Over the last three decades, the HIV epidemic has left many families in sub-Saharan Africa severely affected by the loss of family members, who performed crucial roles and shouldered key responsibilities [3,4]. A key feature during this epidemic has been the death of family members, often parents aged 20 to 40 years, resulting in the emergence of many orphaned and sometimes HIV positive children in the years prior to the roll out of anti-retroviral therapy (ART). The burden of care for these children has often been undertaken by older persons, usually grandparents [5,6,7,8,9,10].
A number of writers have shown that the care for orphans has ranged from financial support for tuition and other scholastic requirements of older children to day-to-day nurturing care for the younger children [10,11,12,13]. In addition to the challenges in meeting children’s needs, carers faced a variety of health problems usually associated with their advancing age [9,14,15,16]. These older foster carers face multiple challenges which impact negatively on the care-relationship and the kind of care given to the foster child [9].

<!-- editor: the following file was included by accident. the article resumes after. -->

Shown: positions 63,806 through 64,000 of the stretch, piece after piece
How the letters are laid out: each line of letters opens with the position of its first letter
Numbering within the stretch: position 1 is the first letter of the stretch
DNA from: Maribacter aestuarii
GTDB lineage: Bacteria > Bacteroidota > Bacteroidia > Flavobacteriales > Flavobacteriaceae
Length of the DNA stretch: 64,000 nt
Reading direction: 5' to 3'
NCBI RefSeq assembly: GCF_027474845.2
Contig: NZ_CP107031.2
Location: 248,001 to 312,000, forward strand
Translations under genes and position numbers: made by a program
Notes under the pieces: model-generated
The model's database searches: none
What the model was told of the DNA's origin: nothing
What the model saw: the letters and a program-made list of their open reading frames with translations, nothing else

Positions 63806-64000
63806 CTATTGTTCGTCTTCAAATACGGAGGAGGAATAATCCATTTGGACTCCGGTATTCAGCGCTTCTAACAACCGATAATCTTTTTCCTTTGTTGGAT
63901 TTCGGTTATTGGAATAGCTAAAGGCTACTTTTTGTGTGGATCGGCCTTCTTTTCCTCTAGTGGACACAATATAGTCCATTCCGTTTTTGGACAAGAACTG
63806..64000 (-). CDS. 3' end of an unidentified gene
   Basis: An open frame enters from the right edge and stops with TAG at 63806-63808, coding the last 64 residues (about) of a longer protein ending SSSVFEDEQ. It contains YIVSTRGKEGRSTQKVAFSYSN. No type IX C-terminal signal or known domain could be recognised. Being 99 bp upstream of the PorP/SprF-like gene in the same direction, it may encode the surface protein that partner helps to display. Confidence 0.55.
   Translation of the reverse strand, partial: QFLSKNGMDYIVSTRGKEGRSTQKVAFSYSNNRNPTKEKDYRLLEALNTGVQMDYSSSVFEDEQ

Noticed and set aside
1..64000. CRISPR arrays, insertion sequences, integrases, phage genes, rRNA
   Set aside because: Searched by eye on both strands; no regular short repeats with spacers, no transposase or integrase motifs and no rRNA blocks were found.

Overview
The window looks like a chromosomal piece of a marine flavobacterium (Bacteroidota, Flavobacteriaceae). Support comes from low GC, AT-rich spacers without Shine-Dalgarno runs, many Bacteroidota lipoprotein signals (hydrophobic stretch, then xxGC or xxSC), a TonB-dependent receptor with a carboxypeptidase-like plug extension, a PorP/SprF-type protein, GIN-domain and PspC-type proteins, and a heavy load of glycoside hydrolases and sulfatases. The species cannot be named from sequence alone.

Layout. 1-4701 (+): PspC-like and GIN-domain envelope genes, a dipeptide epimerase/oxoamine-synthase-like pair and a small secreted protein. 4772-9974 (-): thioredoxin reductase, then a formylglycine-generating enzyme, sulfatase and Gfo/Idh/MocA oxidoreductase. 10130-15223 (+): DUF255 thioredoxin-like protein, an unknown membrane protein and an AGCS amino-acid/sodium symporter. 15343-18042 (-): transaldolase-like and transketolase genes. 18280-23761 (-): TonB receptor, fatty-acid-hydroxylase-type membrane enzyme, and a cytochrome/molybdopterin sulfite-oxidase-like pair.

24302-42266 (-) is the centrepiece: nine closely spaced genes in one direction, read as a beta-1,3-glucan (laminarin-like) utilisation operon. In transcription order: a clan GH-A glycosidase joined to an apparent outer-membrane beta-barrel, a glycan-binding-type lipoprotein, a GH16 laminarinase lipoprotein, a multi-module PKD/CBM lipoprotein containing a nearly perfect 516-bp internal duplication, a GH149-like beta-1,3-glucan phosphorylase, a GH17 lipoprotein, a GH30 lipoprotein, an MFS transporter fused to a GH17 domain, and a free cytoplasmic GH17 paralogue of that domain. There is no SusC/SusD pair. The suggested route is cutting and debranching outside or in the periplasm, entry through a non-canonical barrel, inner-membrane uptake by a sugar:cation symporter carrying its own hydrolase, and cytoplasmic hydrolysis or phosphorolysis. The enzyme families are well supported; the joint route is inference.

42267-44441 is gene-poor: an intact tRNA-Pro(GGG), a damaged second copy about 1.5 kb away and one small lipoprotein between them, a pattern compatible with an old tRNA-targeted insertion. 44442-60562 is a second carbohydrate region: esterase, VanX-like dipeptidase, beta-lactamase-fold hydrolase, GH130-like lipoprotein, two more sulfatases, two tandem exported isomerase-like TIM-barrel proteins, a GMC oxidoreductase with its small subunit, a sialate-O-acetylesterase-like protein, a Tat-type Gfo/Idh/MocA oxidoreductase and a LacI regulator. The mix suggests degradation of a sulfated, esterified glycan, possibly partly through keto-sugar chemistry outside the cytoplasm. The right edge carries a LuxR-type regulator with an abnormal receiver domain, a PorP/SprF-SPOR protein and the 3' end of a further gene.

With ART, there is a growing likelihood that HIV positive children can grow into adulthood even in resource limited countries like Uganda. However, their physical, social and emotional development is determined by several factors and by the nature of the care relationship. Other scholars [17,18] have observed that family and peer level factors affecting children and adolescents with HIV mainly relate to adherence, disclosure and social support. Additionally, it has been found that the style of parenting by older carers, which sometimes contrasts with that of younger foster carers, had various social and health outcomes for the children [9]. For instance, older carers were not comfortable talking to children directly about sex, sexual development and HIV.
HIV positive children are rendered particularly vulnerable, not only because they require very specific biomedical care, but also because they need considerable psychosocial support as they face the challenge of coming to terms with an illness that has been transmitted to them by a parent [19]. Nevertheless, little is known about the social factors mediating access to ART for HIV positive children [20]. Understanding the role older carers play here is critical to ensuring children are able not only to access health care but also education and other social and community support structures [21].
The challenges older carers experience are often considerable and can undermine the quality of care for HIV positive children. Furthermore, these challenges may ultimately impact on the nature of older carers’ relationships with the children in their care. It is important therefore to deepen our understanding of the context-specific family processes that facilitate progress in physical, social and cognitive domains of children’s development, and how these processes are influenced by the interplay between parental social support and the changing social, economic and psychological demands placed on the family system [16,22].